Implicit triggers, identities and attitudes to the European Union



During April 2011 we conducted a series of online survey experiments. Our sample of 8599 included participants who identified themselves as: English, Scottish, Welsh, British or Irish. Participation in each of the five samples was determined by individual responses to a previous online questionnaire, which included a national identity/attachment question (March 2011). Based on their responses to the screening question, participants were initially assigned into one of the five identity groups/samples. During the random assignment of respondents to conditions, one of our aims was to maintain a similar demographic mix across the five national groups. The five groups were similar in terms of interest in political affairs and educational attainment. They were also similar in terms of age, with the exception of the Irish sample, which was overall younger. Respondents from each of the five groups were randomly and implicitly exposed to different versions of the same image or to a control image. Exposure to these images served as our key independent variable. By implicit exposure we mean that participants were unaware of the EU-related nature of the experiment. The trigger was either symbolic (an EU flag presented in an abstract context) or functional (an EU symbol presented on a sign during airport passport control). We also introduced a contextual variable, both images were also presented in both threat and neutral context. The responses of participants exposed to the EU trigger were compared to the responses of participants who saw similar images that had the EU trigger removed (control condition). (ESRC award ES/I021744/1)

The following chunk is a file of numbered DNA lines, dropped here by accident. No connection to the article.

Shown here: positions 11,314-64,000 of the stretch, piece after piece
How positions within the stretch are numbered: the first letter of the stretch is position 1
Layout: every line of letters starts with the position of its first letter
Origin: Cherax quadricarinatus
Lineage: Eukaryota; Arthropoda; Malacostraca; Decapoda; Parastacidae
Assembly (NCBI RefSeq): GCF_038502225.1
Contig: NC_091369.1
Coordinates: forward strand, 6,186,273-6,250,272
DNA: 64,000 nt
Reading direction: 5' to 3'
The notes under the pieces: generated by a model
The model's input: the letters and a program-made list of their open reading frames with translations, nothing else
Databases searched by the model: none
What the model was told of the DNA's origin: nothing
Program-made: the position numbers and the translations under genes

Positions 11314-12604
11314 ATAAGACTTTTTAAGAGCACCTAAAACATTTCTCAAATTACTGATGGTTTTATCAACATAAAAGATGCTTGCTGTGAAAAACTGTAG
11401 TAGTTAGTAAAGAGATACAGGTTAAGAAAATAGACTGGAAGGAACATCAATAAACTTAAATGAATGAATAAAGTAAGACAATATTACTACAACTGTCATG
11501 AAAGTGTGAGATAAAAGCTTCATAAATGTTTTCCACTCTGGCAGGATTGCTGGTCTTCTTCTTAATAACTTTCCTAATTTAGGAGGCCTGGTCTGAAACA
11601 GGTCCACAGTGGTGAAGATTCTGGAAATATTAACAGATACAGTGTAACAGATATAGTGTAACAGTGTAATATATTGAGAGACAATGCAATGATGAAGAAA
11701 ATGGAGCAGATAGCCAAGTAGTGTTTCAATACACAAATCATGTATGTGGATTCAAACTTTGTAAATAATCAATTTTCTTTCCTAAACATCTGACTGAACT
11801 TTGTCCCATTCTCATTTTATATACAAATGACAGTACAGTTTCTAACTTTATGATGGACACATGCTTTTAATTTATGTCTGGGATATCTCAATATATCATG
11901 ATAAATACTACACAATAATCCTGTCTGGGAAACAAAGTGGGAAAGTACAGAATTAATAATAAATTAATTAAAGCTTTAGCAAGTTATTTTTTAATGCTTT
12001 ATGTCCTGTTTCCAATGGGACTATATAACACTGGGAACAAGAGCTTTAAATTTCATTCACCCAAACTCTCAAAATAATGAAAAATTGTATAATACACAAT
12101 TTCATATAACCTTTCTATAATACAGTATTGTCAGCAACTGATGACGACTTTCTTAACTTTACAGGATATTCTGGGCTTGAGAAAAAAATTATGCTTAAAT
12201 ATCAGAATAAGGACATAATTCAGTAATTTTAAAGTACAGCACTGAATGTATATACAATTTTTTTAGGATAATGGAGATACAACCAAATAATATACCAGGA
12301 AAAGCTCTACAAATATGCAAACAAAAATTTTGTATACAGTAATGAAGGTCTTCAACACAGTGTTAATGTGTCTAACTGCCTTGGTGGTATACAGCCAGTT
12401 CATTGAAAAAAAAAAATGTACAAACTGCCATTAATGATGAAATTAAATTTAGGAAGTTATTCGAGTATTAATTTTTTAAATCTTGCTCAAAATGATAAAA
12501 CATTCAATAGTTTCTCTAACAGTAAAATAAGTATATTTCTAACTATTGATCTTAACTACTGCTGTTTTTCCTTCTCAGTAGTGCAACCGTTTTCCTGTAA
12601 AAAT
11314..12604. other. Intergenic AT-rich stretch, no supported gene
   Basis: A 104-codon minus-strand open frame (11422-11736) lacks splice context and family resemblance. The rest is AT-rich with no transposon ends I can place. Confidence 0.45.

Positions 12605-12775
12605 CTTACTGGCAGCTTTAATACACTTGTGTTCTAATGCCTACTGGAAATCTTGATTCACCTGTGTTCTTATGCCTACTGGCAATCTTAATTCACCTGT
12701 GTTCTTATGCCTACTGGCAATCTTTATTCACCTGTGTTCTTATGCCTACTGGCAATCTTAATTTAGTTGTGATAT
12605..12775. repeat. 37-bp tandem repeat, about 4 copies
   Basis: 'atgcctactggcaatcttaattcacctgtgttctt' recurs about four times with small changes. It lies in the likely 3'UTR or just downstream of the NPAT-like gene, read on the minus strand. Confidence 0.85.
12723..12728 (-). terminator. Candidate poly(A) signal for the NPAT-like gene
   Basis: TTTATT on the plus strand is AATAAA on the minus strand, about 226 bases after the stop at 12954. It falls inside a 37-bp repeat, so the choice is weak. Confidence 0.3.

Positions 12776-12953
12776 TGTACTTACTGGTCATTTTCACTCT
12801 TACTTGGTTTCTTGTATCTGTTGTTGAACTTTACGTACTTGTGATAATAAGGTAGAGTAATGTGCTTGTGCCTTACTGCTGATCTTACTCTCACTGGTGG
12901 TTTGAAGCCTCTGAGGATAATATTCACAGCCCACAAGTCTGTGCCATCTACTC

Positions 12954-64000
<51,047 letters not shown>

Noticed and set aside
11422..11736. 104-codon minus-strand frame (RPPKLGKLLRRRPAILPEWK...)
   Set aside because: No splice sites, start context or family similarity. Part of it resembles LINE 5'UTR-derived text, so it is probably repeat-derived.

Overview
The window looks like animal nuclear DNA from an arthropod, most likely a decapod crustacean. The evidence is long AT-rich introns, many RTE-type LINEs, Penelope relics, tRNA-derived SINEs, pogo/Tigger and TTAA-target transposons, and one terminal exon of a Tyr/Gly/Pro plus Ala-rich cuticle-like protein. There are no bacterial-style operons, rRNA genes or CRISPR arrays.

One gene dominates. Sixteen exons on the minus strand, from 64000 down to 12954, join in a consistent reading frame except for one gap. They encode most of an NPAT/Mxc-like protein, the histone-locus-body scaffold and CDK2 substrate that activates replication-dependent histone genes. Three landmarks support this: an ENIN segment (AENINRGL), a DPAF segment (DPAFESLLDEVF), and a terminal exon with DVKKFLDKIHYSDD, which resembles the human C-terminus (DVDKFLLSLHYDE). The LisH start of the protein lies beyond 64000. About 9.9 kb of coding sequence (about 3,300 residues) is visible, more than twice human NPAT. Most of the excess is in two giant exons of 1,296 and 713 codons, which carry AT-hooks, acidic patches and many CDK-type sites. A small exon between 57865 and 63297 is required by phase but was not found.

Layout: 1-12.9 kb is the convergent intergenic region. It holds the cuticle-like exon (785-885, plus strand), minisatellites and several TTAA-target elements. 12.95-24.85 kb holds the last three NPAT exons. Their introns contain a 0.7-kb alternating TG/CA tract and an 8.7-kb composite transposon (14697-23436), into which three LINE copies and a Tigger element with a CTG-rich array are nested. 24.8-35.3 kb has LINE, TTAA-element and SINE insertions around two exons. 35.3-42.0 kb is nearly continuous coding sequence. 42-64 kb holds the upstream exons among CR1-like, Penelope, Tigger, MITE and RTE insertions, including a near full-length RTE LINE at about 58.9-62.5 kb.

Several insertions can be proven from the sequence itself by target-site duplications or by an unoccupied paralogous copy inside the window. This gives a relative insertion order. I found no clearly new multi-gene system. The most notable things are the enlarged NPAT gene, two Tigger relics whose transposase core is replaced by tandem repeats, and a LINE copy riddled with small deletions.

The Data Collection is available for download to users registered with the UK Data Service.
Date made available6 Jul 2018
PublisherUK Data Service
Date of data production1 Dec 2010 - 30 Nov 2011

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